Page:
A few questions for a new European ally in the fight against wildlife crime

The “Prevention of illegal cross-border transport of hazardous waste and other cross-border environmental crimes (phase III)” project will be implemented by the Oganization for Security and Co-operation in Europe (OSCE) under the framework of the Environment and Security Initiative (ENVSEC).

Some of these new friends are long-standing institutions like INTERPOL’s Environmental Crime Programme or the Kenyan Wildlife Service, sometimes though, you get a request from an unexpected ally.

That’s what happened when Hanna Plotnykova asked if she could use our Prevention of Wildlife Trafficking training materials in her role as National Project Officer for the Organisation for Security and Cooperation in Europe.

Hanna’s working on a very worthwhile project called, “Prevention of illegal cross-border transport of hazardous waste and other cross-border environmental crimes.” 

I was curious to know more and Hanna kindly agreed to answer a few questions for me.

Q. What will be done with the materials?

A. The materials will be used for development of the e-learning course on detection and prevention of environmental crimes at border. This e-learning course will be produced within the project “Prevention of illegal cross-border transport of hazardous waste and other cross-border environmental crimes (phase III)” implemented by the Organization for Security and Co-operation in Europe (OSCE) under the the framework of the Environment and Security Initiative (ENVSEC).

Q. Who will benefit from them?

A. Representatives of the customs, border guard and environmental authorities in the countries of Eastern Europe will use the e-learning course to get necessary knowledge and skills in order to detect and prevent illegal movement of environmentally-sensitive commodities at border.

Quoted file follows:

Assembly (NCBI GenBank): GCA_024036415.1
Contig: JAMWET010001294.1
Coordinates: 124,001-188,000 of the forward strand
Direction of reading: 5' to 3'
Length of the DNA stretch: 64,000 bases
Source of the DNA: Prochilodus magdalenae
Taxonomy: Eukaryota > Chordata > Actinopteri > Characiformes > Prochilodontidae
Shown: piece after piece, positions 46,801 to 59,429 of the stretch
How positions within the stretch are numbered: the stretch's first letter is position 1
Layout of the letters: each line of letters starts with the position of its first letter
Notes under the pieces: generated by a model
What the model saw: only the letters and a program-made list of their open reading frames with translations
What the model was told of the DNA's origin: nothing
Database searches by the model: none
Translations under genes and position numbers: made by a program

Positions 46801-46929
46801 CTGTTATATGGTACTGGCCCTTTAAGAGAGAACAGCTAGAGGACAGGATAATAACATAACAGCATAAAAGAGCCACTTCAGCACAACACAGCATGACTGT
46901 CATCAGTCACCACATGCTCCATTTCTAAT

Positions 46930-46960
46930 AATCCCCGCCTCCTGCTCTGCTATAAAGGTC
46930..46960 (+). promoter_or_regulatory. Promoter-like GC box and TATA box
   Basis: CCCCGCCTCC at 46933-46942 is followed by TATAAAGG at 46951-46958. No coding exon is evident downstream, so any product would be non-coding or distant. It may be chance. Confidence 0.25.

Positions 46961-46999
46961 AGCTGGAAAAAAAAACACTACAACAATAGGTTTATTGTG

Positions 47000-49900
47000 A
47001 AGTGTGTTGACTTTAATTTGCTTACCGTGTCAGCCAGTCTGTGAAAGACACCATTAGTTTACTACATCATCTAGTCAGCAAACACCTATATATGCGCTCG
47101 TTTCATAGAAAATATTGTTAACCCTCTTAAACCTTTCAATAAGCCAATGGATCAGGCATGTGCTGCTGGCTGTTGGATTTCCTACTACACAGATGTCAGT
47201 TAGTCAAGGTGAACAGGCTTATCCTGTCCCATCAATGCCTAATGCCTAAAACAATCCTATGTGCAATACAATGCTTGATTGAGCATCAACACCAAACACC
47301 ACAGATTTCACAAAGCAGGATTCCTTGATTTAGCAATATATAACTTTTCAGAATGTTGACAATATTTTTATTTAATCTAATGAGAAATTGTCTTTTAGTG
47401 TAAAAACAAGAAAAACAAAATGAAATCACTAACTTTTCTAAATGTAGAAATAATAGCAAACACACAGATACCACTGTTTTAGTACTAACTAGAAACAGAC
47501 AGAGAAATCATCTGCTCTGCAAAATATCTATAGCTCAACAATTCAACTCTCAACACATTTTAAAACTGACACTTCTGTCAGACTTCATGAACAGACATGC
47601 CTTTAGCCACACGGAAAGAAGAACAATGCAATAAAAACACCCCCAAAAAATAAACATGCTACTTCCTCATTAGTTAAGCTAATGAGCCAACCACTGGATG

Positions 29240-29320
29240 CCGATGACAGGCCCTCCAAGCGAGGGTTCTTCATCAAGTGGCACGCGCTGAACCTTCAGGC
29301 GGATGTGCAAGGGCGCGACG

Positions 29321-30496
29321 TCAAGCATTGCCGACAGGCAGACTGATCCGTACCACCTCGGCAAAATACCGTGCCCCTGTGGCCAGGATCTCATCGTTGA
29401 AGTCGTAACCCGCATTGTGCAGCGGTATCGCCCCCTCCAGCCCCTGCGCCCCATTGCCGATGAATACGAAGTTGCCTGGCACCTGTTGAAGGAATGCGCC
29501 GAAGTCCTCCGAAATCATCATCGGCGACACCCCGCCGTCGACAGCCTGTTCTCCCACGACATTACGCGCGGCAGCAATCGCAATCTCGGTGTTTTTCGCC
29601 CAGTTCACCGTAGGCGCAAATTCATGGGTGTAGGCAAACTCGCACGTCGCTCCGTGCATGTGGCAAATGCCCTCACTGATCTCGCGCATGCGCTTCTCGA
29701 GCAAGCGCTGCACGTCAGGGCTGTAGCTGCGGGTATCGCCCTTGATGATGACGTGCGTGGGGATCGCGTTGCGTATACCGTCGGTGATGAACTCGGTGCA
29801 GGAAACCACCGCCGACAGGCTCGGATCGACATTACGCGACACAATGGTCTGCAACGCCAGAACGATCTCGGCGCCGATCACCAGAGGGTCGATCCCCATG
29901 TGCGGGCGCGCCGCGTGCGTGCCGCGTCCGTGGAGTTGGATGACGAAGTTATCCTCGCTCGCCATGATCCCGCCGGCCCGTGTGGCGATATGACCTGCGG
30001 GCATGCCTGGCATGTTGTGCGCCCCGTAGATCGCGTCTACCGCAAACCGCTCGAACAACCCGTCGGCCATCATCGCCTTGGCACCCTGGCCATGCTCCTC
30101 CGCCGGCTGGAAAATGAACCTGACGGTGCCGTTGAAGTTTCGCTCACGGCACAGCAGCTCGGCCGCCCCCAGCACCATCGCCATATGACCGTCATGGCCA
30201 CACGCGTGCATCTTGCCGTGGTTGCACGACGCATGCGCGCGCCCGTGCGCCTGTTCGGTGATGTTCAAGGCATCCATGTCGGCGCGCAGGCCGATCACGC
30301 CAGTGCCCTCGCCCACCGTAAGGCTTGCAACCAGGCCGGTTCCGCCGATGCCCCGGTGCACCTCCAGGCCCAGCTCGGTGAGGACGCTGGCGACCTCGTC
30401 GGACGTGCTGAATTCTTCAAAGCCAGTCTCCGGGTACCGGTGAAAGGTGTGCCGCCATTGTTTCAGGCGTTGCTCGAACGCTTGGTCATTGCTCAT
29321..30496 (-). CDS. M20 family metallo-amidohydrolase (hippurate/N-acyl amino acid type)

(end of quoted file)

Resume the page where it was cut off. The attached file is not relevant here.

Q. What endangered species would you expect to find?

A. We are more concentrated on capacity building of relevant authorities to prevent illegal trade in environmentally-sensitive commodities including CITES objects without direct focus on particular species.

Q. Why did you ask IFAW?

A. We have asked IFAW because it is reliable organisation which produces relevant literature for the purpose of detection, prevention and minimization of traffic.

It’s gratifying to know that our work can spread beyond our own 15 offices in the fight to end wildlife trafficking.

We all wish the best of luck to Hanna and her team.

--AH

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Azzedine Downes,Executive Vice President for International Operations, VP of P
President and Chief Executive Officer
Céline Sissler-Bienvenu, Director, France and Francophone Africa
Director, France and Francophone Africa
Dr. Elsayed Ahmed Mohamed, Regional Director, Middle East and North Africa
Regional Director, Middle East and North Africa
Dr. Maria (Masha) N. Vorontsova, Regional Director, Russia & CIS
Regional Director, Russia & CIS
Grace Ge Gabriel, Regional Director, Asia
Regional Director, Asia
Isabel McCrea, Regional Director, Oceania
Regional Director, Oceania
Jeffrey Flocken, Regional Director, North America
Regional Director, North America
Kelvin Alie, Programme Director, Wildlife Trade
Programme Director, Wildlife Trade
Peter Pueschel, Director, International Environmental Agreements
Director, International Environmental Agreements
Campaigner, Germany
Campaigner, Germany
Tania McCrea-Steele, Campaigns and Enforcement Manager, IFAW UK
Campaigns and Enforcement Manager, IFAW UK
Vivek Menon, Director of IFAW partner, Wildlife Trust of India
Regional Director, South Asia